Myka’s cheeks burn with embarrassment, and with something beyond that, more visceral than shame.

“In here, people will have voiced their most fervent desires,” Helena murmurs, and now her breath is hot against Myka’s stomach. “Will you hear mine?”

She undoes the first bottom with no qualms whatsoever and Myka clumsily grasps at her shoulders, fumbling to pull her upright. The second button pops when Helena’s mouth returns to hers, with an insistence that renders Myka lightheaded.

It is very likely that Helena is still on a performance high, in a place beyond control. It is very likely that Myka does not care.

Through the haze, she feels a sharp tug on her waistband, gasps at the sensation, a breath that Helena swallows with a hum, then fingers slide beyond the pressed wool of her pants and beyond her underwear.

Myka’s breathing stutters, stops and then shapes a completely unreasonable sound at the back of her throat. Her head falls back against the chapel wall with enough force to leave a bruise, tomorrow, but now Helena’s lips move along her neck, mouthing feverish whispers against her skin.

Myka pulls at silk, finally finds skin and pulls Helena closer, pushes Helena’s wrist into her skin with the movement and feels arm muscles driving the fingers below. One of her legs ends up between Helena’s in a half-conscious motion and Helena sags at the contact, the weight of her hips dropping into it.

Myka is a runner. Her muscles know instinctively how to tense along her thigh, how to hold up until she will quiver with the strain. Helena’s fingers falter in reaction, lose their rhythm for a few seconds that have Myka suspended around the single thought of more. She fumbles for the clasp of Helena’s pants with one hand and despairs at the long line of small hooks and buttons. There is no space, yet she pushes onward, feels the fabric tear even as the waistband cuts into the back of her hand, the back of her forearm. Her fingers touch wetness just as Helena’s tongue swipes along Myka’s neck.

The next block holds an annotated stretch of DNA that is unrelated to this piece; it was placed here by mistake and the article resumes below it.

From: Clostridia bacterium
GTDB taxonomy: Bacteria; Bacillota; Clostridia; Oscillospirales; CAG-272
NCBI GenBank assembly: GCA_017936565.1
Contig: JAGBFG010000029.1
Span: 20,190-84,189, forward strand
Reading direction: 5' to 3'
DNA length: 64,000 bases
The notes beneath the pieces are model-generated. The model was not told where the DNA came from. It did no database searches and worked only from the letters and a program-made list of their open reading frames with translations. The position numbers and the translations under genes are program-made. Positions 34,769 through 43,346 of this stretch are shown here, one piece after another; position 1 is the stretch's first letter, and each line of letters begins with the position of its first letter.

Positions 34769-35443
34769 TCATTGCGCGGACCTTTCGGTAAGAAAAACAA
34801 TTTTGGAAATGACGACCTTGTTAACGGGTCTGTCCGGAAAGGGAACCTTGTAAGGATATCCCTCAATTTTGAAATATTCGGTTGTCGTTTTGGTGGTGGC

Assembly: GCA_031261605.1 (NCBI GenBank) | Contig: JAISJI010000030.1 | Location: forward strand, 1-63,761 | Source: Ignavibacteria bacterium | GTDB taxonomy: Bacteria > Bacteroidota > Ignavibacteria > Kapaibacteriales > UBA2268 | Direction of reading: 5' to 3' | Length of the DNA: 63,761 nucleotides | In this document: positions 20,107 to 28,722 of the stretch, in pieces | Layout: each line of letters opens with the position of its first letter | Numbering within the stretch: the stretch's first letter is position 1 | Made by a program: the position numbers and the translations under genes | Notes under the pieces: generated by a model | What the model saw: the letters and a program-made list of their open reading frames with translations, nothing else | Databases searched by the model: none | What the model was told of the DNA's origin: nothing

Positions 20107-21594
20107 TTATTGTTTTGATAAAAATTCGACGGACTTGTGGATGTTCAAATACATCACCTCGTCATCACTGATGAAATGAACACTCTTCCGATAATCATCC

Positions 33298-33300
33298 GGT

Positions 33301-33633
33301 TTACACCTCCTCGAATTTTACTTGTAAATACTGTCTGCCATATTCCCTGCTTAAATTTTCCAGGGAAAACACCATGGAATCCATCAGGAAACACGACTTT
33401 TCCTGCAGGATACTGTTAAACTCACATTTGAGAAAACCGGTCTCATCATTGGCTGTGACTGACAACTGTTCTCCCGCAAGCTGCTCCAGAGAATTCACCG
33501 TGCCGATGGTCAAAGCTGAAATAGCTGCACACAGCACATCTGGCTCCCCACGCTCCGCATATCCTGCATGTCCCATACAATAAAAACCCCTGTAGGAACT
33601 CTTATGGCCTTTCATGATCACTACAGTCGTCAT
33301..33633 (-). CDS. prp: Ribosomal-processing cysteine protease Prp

Helena stumbles, leaving Myka gasping for contact once more.

“It’s not my good hand,” Helena breathes against her ear, half in apology, and Myka wants to say that this is more than good, and that she is not sure she would survive anything else, but she does not get farther than drawing breath, than cool air curling into her throat, then Helena’s teeth graze her skin and her hips move frantically against Myka’s fingers. Her torso curves forward, a sensation of yet more warmth against Myka’s arm that is trembling with the effort.

Helena’s breath comes against Myka’s neck in hot gushes, quickening, until it turns erratic even as her hips go still, and then spasm into Myka’s touch with enough force to twist Myka’s wrist in a way that should hurt, but Myka cannot think beyond Helena’s breath against her throat, and it is not just her arm that trembles now.